Director Stephen Johnson spent his formative years with the Yolngu people and has an intimate knowledge and understanding of these people and their culture. This shows in the stunning outback scenery and his intermixing of plot narrative with traditional dance sequences of dreamtime stories and surreal images of mythical spirits. This makes Yolngu Boys an interesting visual experience and gives the ancient culture a depth and richness not seen before in Australian films.
These features, however, cannot disguise the fact that the director stubbornly refuses to provide viewers with any understanding of the broader social problems underlying Botj's tragic life or the racism, police harassment, repressive laws and horrendous poverty that confront Aborigines, young and old throughout Australia.
Aside from the very short sequence involving Darwin's “long grass people” and superficial presentations of Botj's petrol sniffing, life in the local community is rather idyllic, with happy young children playing sport or splashing about in the ocean. No clue is provided as to how or why Botj turned to this debilitating form of substance abuse or how widespread it has now become amongst Aborigines. Botj has his problems, but these are the product of some vaguely defined rebellious spirit and his subjective dislike of the Aboriginal elders and the state authorities. By contrast, the future for Lorrpu and Milika is simply a matter of choice—whether to be a successful footballer in the big city or adopt a traditional and generally happy and healthy lifestyle in Arnhem Land.
Portions of Yolngu Boys, particularly the excessive helicopter camerawork, resemble tourist advertisements for the Northern Territory. Other sections could be appropriately screened at trade promotions or in government-run migrant English classes about outback Australia, with local families and community leaders generally content with the scheme of things and police and “correctional” officers wholesome and likable fellows.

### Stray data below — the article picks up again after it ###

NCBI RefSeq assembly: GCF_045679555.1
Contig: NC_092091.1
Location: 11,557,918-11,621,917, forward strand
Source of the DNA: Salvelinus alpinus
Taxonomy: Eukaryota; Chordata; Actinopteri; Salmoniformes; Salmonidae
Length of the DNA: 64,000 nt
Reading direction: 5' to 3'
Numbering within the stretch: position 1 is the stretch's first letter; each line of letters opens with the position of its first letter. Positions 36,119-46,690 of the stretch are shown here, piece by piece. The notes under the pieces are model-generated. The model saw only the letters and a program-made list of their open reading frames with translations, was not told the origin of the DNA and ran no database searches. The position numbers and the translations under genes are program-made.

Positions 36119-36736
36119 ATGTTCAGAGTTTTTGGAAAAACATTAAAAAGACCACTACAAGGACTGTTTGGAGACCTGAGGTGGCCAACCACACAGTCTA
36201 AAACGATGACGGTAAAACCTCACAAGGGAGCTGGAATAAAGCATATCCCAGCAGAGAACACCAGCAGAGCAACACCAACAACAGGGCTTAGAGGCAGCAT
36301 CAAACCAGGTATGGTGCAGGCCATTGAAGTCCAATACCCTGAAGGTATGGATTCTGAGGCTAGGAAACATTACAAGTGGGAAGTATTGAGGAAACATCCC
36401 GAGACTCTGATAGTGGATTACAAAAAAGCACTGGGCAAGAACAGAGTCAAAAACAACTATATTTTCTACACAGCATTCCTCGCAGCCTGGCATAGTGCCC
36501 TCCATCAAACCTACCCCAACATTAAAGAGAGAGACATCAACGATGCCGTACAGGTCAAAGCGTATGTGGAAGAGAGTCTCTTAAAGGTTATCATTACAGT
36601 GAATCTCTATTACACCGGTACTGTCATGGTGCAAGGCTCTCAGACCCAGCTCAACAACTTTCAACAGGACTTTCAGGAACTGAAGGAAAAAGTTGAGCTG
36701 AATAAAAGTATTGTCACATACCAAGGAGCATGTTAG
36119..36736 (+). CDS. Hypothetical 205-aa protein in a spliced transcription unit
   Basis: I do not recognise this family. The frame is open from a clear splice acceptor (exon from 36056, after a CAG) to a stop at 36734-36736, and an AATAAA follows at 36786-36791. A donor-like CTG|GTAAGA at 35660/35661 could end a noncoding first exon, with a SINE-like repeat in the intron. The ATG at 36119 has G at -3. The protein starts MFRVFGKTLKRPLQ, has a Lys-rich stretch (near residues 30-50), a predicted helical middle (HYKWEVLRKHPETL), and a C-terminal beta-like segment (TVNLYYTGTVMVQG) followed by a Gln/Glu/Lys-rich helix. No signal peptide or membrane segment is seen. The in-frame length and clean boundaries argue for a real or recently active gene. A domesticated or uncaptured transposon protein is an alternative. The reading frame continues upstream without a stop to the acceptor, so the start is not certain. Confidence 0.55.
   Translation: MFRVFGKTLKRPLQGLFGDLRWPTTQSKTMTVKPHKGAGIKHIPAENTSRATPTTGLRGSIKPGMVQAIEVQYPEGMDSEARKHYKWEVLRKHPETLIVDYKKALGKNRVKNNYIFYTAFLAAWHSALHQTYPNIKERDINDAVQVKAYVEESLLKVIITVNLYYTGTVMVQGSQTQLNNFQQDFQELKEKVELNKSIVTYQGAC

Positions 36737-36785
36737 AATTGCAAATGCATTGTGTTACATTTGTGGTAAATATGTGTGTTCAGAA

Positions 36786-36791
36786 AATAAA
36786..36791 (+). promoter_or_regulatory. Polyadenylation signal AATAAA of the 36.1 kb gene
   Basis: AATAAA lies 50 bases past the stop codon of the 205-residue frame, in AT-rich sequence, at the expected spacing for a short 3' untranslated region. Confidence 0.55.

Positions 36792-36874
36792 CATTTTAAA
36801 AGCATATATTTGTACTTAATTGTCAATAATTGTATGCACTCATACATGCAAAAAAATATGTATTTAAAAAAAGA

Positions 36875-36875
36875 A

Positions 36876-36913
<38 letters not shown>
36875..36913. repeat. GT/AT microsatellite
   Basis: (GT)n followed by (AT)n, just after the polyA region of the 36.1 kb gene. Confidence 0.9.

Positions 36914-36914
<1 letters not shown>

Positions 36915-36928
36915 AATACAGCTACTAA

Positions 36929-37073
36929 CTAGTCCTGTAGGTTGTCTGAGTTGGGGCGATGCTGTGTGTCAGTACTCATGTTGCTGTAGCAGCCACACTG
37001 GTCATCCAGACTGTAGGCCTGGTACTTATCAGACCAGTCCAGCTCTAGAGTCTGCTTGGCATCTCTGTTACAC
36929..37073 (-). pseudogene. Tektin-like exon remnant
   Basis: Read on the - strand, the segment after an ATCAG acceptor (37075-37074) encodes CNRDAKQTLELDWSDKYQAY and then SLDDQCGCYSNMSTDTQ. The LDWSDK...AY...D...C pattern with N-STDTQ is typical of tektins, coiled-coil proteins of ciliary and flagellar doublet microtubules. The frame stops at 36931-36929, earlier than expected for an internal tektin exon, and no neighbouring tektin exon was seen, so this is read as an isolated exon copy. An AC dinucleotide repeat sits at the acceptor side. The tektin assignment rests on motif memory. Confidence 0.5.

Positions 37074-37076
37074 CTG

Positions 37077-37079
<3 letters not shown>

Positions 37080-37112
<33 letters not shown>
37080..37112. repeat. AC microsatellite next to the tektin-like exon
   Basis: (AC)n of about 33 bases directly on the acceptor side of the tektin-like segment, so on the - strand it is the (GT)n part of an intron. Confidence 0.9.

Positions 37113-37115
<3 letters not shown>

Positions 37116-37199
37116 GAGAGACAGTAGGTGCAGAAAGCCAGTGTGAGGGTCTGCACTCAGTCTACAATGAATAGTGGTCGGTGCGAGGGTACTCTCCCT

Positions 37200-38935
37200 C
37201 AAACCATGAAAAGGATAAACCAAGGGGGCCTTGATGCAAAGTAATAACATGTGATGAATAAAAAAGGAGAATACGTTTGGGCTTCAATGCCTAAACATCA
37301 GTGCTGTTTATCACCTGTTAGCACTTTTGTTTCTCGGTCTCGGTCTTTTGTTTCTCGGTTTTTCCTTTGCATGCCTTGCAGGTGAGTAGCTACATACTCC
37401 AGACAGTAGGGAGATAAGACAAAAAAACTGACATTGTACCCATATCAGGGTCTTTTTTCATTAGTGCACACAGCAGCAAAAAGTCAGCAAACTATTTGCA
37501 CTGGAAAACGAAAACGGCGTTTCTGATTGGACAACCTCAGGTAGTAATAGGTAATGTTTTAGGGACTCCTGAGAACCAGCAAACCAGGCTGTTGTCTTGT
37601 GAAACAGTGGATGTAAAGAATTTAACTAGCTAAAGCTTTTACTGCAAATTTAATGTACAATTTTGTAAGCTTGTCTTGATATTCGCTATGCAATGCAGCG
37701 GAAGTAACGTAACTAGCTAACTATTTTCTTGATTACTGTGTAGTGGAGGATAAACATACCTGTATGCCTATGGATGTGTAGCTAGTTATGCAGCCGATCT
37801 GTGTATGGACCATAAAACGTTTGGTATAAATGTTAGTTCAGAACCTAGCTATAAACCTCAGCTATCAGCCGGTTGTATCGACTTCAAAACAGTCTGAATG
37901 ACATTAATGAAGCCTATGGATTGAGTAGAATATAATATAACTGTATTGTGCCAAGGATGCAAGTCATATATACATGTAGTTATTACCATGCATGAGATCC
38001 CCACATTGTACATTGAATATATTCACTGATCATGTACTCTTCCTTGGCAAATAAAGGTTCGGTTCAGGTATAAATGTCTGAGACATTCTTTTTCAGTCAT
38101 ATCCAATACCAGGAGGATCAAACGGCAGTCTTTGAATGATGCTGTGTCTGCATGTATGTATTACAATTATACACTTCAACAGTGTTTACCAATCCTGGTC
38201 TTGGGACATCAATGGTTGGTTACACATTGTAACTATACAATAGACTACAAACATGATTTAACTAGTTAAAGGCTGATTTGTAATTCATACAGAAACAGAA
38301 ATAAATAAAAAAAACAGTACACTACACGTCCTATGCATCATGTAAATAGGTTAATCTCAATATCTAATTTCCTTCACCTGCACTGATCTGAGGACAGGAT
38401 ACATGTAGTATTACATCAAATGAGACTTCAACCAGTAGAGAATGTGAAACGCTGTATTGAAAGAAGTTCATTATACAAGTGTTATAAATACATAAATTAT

This is wrong and confusing for those who know nothing about the real situation confronting Australian Aborigines in which poverty is endemic and jobs, health clinics and other basic social facilities virtually non-existent. Educational facilities for Aboriginal children in Northern Territory are so bad that Yolngu Boy's producers had difficulties finding lead actors, who were able to read a film script.
While only 2 percent of the Australian population are Aborigines, they compromise 12 percent of the homeless, 19 percent of the prison population, 31 percent of people living in “improvised dwellings,” and 40 percent of all children in “corrective institutions”—most jailed for minor property offenses. Aborigines have the lowest life expectancy in Australia, half Aboriginal males and 40 percent of females dying before the age of 50. As local and international experts have regularly remarked, if the above statistics applied to Australians in general, the country would be declared a World Health disaster area.
But rather than artistically exploring these issues, or at least giving the audience some indication of their existence, Yolngu Boy's simplistic and utopian message is that tribal elders should be revered, official law and order respected, and Aboriginal spiritual values followed. Unless this path is taken, the film intimates, bad spirits will haunt you until your destruction.
In a recent interview Johnson said he wanted audiences to be “entertained” and to “leave the cinema feeling that these [Yolngu] people are not unlike themselves”. But surely the challenge for a director who has voiced concerns about the plight of young Aborigines is to make a film that will disturb his viewers and engender a hatred for what is taking place and those responsible for it. This does not require a statistical or overtly polemical approach but a genuine attempt to artistically probe the underlying social conditions that have shaped the attitudes and actions of the film's characters. Without this, all that can result is a visually interesting but misleading and rather empty film.